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My field of interest is motor control defined as an area of natural science exploring how the nervous system interacts with other body parts and the environment to produce purposeful, coordinated actions. In particular, I have been involved in the development of the equilibrium-point hypothesis and uncontrolled manifold hypothesis using experimental studies of motor coordination during standing, stepping, reaching, and multi-digit (pressing and prehensile) tasks.

Dr. McEwen received his A.B. in chemistry from Oberlin College in 1959 and his Ph.D. in cell biology from Rockefeller in 1964. He was a United States Public Health Service Postdoctoral Fellow at the Institute of Neurobiology in Göteborg, Sweden, from 1964 to 1965 and an assistant professor in zoology at the University of Minnesota. Dr. McEwen returned to Rockefeller in 1966 as assistant professor. He was appointed associate professor in 1971 and professor and head of laboratory in 1981 and was named Alfred E. Mirsky Professor in 1999.

Eve Marder is the Victor and Gwendolyn Beinfield Professor of Neuroscience in the Biology Department of Brandeis University. Marder was President of the Society for Neuroscience in 2008. Marder is a member of the National Academy of Sciences, the American Academy of Arts and Sciences, a Fellow of the Biophysical Society and a Fellow of the American Association for the Advancement of Science. She received the Miriam Salpeter Memorial Award for Women in Neuroscience, the W.F. Gerard Prize from the Society for Neuroscience, the Gruber Award in Neuroscience, the George A.

Distinguished psycholinguist Elissa Newport – Professor at the Georgetown University Medical Center, Director of its Center for Brain Plasticity and Recovery, and Principal Investigator within theLearning and Development Lab – will be giving a series of three lectures, generously supported by Dave Baggett.

Distinguished psycholinguist Elissa Newport – Professor at the Georgetown University Medical Center, Director of its Center for Brain Plasticity and Recovery, and Principal Investigator within theLearning and Development Lab – will be giving a series of three lectures, generously supported by Dave Baggett.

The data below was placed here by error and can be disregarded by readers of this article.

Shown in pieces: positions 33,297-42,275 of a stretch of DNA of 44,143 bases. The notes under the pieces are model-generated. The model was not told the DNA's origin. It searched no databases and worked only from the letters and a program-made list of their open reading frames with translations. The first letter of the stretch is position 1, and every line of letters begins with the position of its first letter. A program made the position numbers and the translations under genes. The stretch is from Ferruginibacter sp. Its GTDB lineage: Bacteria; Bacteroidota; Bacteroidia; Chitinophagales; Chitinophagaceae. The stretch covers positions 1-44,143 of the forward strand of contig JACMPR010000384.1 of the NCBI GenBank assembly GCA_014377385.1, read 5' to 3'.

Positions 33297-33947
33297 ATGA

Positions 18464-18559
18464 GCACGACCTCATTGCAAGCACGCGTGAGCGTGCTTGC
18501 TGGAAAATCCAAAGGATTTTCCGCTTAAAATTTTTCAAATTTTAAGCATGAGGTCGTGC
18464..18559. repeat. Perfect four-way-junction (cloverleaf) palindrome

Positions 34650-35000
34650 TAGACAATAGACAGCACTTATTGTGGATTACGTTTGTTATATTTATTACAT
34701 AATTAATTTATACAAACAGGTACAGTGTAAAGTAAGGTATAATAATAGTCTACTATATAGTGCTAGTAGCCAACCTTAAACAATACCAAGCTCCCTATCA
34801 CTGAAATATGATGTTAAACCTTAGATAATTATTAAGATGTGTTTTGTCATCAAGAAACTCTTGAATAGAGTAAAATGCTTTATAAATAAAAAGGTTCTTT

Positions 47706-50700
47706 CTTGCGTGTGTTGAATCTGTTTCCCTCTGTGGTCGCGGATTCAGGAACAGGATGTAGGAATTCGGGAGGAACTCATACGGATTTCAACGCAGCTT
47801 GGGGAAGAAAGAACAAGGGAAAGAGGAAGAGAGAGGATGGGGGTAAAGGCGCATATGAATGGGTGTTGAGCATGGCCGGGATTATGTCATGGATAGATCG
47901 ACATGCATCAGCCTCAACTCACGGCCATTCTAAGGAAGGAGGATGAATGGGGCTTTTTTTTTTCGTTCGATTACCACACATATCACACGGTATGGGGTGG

Elissa Newport

Distinguished psycholinguist Elissa Newport – Professor at the Georgetown University Medical Center, Director of its Center for Brain Plasticity and Recovery, and Principal Investigator within the Learning and Development Lab – will be giving a series of three lectures, generously supported by Dave Baggett.

Anne Christophe

Children who are in the process of acquiring their mother tongue have to learn its words, its phonology, and its syntax. For each of these domains, knowledge in other domains would help. For instance, since syntactic structure spells out the relationships between words in a sentence, it is reasonable to assume that children need to have access to words and their meanings in order to learn about syntax. On the other hand, learning word meanings would be greatly facilitated if children had access to some aspects of syntactic structure (Gleitman, 1990).

Steve Krashen

TLPL and the Multilingual Research Center present a talk by Stephen Krashen, “Compelling Comprehensible Input,” October 27, 2014, 2 - 4 pm, Stamp Student Union, Prince George's Room.

1. Catherine Doughty (CASL): Hi-Lab, the measurement of language aptitude, and ATI studies

2. Megan Masters: Predictors and pathways to proficiency

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